That still wasn’t enough though! I had to install these two libraries as well:

pip install pycld2
pip install morfessor

I was then able to install polyglot, but had to then run the following commands to download the files needed for entity extraction:

polyglot download embeddings2.de
polyglot download ner2.de
polyglot download embeddings2.en
polyglot download ner2.en

Written by Mark Needham

November 28th, 2017 at 7:52 pm

Posted in Python

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Python 3: TypeError: unsupported format string passed to numpy.ndarray.__format__

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This post explains how to work around a change in how Python string formatting works for numpy arrays between Python 2 and Python 3.

I’ve been going through Kevin Markham‘s scikit-learn Jupyter notebooks and ran into a problem on the Cross Validation one, which was throwing this error when attempting to print the KFold example:

Iteration                   Training set observations                   Testing set observations
---------------------------------------------------------------------------
TypeError                                 Traceback (most recent call last)
<ipython-input-28-007cbab507e3> in <module>()
      6 print('{} {:^61} {}'.format('Iteration', 'Training set observations', 'Testing set observations'))
      7 for iteration, data in enumerate(kf, start=1):
----> 8     print('{0:^9} {1} {2:^25}'.format(iteration, data[0], data[1]))
 
TypeError: unsupported format string passed to numpy.ndarray.__format__

We can reproduce this easily:

>>> import numpy as np
>>> "{:9}".format(np.array([1,2,3]))
Traceback (most recent call last):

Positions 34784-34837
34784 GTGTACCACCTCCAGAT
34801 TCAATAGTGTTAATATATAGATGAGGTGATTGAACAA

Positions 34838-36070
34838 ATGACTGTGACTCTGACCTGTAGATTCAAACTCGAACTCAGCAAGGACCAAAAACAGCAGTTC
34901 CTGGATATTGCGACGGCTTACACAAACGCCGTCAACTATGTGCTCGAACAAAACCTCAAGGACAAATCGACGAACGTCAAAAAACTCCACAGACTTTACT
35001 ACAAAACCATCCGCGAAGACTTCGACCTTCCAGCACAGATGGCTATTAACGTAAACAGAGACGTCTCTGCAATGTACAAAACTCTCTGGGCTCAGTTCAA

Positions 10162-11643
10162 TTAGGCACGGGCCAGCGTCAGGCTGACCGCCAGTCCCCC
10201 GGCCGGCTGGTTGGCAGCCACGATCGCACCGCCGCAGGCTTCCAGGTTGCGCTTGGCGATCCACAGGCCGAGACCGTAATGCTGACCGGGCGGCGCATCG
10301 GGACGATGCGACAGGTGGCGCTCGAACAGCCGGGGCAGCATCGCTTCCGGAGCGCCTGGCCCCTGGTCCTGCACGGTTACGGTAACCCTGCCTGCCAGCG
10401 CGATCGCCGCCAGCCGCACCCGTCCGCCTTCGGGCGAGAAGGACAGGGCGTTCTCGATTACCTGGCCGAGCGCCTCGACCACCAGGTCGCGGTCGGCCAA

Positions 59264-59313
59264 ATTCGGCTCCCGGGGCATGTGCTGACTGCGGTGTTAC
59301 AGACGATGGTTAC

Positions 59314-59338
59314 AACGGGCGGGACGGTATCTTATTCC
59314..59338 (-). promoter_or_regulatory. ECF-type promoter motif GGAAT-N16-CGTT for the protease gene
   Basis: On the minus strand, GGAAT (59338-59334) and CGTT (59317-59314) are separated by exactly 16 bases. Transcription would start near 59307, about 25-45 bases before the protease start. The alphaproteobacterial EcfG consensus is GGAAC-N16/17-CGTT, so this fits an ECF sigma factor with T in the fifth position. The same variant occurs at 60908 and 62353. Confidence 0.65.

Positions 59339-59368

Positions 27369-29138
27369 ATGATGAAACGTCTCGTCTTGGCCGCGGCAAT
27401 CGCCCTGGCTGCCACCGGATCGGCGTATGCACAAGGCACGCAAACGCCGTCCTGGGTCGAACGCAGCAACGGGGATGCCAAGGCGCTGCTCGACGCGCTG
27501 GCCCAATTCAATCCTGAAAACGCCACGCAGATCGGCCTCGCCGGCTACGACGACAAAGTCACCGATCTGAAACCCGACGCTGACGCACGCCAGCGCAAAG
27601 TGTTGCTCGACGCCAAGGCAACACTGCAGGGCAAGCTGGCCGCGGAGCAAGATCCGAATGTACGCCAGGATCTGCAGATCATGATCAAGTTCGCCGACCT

File "<stdin>", line 1, in <module>
TypeError: unsupported format string passed to numpy.ndarray.__format__

What about if we use Python 2?

>>> "{:9}".format(np.array([1,2,3]))
'[1 2 3]  '

Hmmm, must be a change between the Python versions.

We can work around it by coercing our numpy array to a string:

>>> "{:9}".format(str(np.array([1,2,3])))
'[1 2 3]  '

Written by Mark Needham

November 19th, 2017 at 7:16 am

Posted in Python

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Python 3: Create sparklines using matplotlib

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I recently wanted to create sparklines to show how some values were changing over time. In addition, I wanted to generate them as images on the server rather than introducing a JavaScript library.

Chris Seymour’s excellent gist which shows how to create sparklines inside a Pandas dataframe got me most of the way there, but I had to tweak his code a bit to get it to play nicely with Python 3.6.

This is what I ended up with:

import matplotlib
matplotlib.use("Agg")
import matplotlib.pyplot as plt
import base64
 
from io import BytesIO
 
def sparkline(data, figsize=(4, 0.25), **kwags):
    """
    Returns a HTML image tag containing a base64 encoded sparkline style plot
    """
    data = list(data)
 
    fig, ax = plt.subplots(1, 1, figsize=figsize, **kwags)
    ax.plot(data)
    for k,v in ax.spines.items():
        v.set_visible(False)
    ax.set_xticks([])
    ax.set_yticks([])
 
    plt.plot(len(data) - 1, data[len(data) - 1], 'r.')
 
    ax.fill_between(range(len(data)), data, len(data)*[min(data)], alpha=0.1)
 
    img = BytesIO()
    plt.savefig(img, transparent=True, bbox_inches='tight')
    img.seek(0)
    plt.close()
 
    return base64.b64encode(img.read()).decode("UTF-8")

I had to change the class used to write the image from StringIO to BytesIO and I found I needed to decode the bytes produced if I wanted it to display in a HTML page.

This is how you would call the above function:

if __name__ == "__main__":
    values = [
        [1,2,3,4,5,6,7,8,9,10],
        [7,10,12,18,2,8,10,6,7,12],
        [10,9,8,7,6,5,4,3,2,1]
    ]
 
    with open("/tmp/foo.html", "w") as file:
        for value in values:
            file.write('<div><img src="data:image/png;base64,{}"/></div>'.format(sparkline(value)))

And the HTML page looks like this:

2017 09 23 07 49 32

Written by Mark Needham

September 23rd, 2017 at 6:51 am

PHP vs Python: Generating a HMAC

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I’ve been writing a bit of code to integrate with a ClassMarker webhook, and you’re required to check that an incoming request actually came from ClassMarker by checking the value of a base64 hash using HMAC SHA256.

The example in the documentation is written in PHP which I haven’t done for about 10 years so I had to figure out how to do the same thing in Python.

This is the PHP version:

$ php -a
php > echo base64_encode(hash_hmac("sha256", "my data", "my_secret", true));
vyniKpNSlxu4AfTgSJImt+j+pRx7v6m+YBobfKsoGhE=